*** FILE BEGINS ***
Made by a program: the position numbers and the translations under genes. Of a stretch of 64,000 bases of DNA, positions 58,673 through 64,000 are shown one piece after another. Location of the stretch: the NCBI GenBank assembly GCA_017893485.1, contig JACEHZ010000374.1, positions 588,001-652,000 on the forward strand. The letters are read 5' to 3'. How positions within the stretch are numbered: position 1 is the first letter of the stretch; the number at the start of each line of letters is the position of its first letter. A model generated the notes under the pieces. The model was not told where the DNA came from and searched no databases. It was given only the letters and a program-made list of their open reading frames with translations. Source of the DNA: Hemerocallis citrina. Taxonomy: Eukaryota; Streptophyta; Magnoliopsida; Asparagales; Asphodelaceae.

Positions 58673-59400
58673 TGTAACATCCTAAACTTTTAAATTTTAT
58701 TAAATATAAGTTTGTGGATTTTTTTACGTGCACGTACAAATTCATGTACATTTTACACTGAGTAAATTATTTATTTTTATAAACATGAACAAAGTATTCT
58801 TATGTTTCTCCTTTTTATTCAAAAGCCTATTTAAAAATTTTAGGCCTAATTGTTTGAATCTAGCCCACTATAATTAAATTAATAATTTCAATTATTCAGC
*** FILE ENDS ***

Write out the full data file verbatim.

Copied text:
Made by a program: the position numbers and the translations under genes. Of a stretch of 64,000 bases of DNA, positions 58,673 through 64,000 are shown one piece after another. Location of the stretch: the NCBI GenBank assembly GCA_017893485.1, contig JACEHZ010000374.1, positions 588,001-652,000 on the forward strand. The letters are read 5' to 3'. How positions within the stretch are numbered: position 1 is the first letter of the stretch; the number at the start of each line of letters is the position of its first letter. A model generated the notes under the pieces. The model was not told where the DNA came from and searched no databases. It was given only the letters and a program-made list of their open reading frames with translations. Source of the DNA: Hemerocallis citrina. Taxonomy: Eukaryota; Streptophyta; Magnoliopsida; Asparagales; Asphodelaceae.

Positions 58673-59400
58673 TGTAACATCCTAAACTTTTAAATTTTAT
58701 TAAATATAAGTTTGTGGATTTTTTTACGTGCACGTACAAATTCATGTACATTTTACACTGAGTAAATTATTTATTTTTATAAACATGAACAAAGTATTCT
58801 TATGTTTCTCCTTTTTATTCAAAAGCCTATTTAAAAATTTTAGGCCTAATTGTTTGAATCTAGCCCACTATAATTAAATTAATAATTTCAATTATTCAGC